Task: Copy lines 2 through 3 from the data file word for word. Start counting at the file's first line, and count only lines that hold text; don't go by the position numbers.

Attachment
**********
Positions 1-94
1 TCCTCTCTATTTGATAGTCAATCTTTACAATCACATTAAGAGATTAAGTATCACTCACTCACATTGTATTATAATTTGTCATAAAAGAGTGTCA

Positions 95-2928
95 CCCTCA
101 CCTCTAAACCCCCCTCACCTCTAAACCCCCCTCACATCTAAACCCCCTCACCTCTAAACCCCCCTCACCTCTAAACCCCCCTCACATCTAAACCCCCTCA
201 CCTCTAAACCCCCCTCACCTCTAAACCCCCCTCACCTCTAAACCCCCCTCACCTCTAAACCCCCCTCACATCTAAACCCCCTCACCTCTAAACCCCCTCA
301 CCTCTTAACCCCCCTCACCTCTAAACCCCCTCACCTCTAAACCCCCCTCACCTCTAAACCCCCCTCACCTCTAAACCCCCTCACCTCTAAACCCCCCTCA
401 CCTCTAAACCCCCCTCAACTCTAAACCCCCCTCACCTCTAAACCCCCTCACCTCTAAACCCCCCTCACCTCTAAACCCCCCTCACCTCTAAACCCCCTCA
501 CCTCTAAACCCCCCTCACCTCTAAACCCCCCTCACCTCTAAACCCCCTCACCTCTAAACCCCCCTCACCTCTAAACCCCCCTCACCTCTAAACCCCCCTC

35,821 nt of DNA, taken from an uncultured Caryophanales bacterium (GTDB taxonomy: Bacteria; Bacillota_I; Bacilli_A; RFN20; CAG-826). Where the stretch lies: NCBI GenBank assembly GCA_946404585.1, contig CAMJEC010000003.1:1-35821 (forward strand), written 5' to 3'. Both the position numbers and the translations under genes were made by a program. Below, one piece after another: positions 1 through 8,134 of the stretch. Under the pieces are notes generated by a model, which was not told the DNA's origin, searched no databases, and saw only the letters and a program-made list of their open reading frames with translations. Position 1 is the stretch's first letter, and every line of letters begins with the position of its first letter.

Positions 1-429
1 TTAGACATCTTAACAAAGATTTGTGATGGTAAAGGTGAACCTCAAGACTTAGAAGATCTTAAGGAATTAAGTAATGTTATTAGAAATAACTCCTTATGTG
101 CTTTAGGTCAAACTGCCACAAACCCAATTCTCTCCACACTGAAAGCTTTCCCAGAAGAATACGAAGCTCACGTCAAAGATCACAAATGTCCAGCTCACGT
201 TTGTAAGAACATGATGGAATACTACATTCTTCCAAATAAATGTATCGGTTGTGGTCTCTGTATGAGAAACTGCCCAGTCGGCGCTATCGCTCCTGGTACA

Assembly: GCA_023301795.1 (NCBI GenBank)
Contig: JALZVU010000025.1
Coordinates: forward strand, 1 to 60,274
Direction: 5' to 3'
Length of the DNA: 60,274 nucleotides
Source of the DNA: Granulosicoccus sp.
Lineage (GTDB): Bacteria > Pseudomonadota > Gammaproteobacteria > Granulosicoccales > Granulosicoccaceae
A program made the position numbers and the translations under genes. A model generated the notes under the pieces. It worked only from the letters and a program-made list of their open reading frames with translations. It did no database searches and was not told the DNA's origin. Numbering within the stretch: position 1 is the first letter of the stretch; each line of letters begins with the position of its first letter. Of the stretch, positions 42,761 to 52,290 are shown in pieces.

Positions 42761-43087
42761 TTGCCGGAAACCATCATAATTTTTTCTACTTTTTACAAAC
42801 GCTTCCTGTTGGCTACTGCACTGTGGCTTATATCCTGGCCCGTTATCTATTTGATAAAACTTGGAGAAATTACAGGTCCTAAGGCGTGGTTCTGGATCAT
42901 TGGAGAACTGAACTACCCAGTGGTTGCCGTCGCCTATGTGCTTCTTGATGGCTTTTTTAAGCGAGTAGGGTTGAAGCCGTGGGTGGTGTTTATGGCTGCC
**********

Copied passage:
1 TCCTCTCTATTTGATAGTCAATCTTTACAATCACATTAAGAGATTAAGTATCACTCACTCACATTGTATTATAATTTGTCATAAAAGAGTGTCA

Positions 95-2928